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Problems and considerations in the valid assessment of personality disorders
Am J Psychiatry 1992;149:1645-1653.
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Abstract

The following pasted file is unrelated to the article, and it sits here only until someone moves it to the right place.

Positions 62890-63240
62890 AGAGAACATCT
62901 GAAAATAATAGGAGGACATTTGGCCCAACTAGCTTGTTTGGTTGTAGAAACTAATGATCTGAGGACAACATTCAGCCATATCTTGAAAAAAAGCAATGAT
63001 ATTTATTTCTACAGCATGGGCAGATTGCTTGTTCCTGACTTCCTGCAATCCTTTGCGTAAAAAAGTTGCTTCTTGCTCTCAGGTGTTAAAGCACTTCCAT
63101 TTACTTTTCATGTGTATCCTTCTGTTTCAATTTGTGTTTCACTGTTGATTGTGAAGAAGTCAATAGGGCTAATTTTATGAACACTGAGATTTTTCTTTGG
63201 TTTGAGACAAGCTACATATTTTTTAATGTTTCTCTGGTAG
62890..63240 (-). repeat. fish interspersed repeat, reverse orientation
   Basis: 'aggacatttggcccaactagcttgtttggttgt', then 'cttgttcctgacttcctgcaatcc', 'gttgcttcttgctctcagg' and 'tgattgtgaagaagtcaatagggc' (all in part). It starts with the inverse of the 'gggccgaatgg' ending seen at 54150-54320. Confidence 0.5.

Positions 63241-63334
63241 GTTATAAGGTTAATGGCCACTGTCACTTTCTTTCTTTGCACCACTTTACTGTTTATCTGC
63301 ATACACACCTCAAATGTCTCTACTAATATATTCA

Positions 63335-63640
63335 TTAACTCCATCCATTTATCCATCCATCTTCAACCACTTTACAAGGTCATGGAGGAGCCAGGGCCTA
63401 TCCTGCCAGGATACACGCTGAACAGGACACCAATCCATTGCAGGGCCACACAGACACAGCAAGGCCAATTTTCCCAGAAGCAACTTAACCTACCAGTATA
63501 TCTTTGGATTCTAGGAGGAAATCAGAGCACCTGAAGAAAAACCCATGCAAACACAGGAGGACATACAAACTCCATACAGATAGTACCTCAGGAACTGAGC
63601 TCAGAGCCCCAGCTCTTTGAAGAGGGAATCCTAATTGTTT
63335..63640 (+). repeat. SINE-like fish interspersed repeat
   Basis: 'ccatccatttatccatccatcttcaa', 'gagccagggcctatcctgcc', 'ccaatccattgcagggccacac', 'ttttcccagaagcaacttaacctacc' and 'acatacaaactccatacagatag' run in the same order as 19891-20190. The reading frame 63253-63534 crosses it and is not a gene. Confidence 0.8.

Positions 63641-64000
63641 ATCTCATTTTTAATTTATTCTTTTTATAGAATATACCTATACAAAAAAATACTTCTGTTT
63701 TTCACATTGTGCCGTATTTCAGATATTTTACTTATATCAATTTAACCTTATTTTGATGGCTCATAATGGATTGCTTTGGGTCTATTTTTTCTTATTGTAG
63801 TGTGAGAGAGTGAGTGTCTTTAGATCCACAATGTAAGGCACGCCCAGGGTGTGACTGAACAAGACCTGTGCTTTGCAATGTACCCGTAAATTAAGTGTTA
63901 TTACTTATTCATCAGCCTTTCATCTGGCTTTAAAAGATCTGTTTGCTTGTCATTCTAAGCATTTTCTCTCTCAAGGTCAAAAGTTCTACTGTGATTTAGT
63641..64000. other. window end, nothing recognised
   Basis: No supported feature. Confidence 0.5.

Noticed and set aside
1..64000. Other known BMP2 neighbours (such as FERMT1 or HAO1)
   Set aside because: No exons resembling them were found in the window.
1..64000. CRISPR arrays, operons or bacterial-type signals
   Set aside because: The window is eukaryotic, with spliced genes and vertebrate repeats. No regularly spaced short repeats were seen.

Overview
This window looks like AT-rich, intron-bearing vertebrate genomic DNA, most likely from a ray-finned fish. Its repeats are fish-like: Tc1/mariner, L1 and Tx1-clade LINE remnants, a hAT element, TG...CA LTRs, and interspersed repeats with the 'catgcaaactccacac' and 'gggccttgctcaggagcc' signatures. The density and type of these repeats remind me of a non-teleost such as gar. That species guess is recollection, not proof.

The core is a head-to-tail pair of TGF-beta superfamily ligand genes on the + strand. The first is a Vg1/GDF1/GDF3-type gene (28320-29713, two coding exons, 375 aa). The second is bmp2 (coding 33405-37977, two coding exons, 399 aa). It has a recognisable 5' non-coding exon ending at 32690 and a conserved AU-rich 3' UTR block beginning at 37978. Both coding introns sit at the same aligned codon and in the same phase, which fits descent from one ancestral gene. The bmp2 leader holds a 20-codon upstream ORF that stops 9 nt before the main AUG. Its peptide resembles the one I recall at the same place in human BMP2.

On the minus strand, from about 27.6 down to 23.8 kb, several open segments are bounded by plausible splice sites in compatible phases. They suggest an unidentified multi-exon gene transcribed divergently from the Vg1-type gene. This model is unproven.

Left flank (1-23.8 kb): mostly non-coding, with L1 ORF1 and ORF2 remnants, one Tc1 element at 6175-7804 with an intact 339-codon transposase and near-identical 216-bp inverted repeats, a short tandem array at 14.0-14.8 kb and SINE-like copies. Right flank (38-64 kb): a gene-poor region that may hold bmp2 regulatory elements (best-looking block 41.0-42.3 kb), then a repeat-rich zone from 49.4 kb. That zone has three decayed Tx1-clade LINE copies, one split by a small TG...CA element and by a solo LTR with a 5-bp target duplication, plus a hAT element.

This article reviews evidence for the reliability and diagnostic concordance of structured-interview and self-report questionnaire methods for the diagnosis of personality disorders. The findings of nine studies that compared two or more axis II diagnostic instruments administered to the same groups of subjects are summarized. Across the eight studies with sufficient data, a summary of the overall diagnostic agreement between any two instruments yielded a low reliability (median kappa = 0.25) for making individual personality disorder diagnoses. Diagnostic concordance was lower between self-report questionnaire and interview methods than between interview methods. Comparing dimensional scores of different methods did not appreciably improve the level of agreement. The author concludes that current methods for making personality disorder diagnoses have high reliability but yield diagnoses that are not significantly comparable across methods beyond chance, which is not scientifically acceptable. Sources for the disagreement include variance due to different raters, interview occasions, data sources (self-report versus observer report), information bases obtained, and instrument sensitivity to state effects (e.g., mood). Serious problems in assessment validity may also arise from the yes/no format, which, despite probes for confirmatory examples, may fail to distinguish adequately between sporadic occurrences and longstanding patterns. Efforts should be made to improve and demonstrate the validity of axis II diagnostic methods. One route to increasing validity is to improve the clinical interview, because personality patterns are best revealed by the recurring patterns one finds when taking a systematic history.

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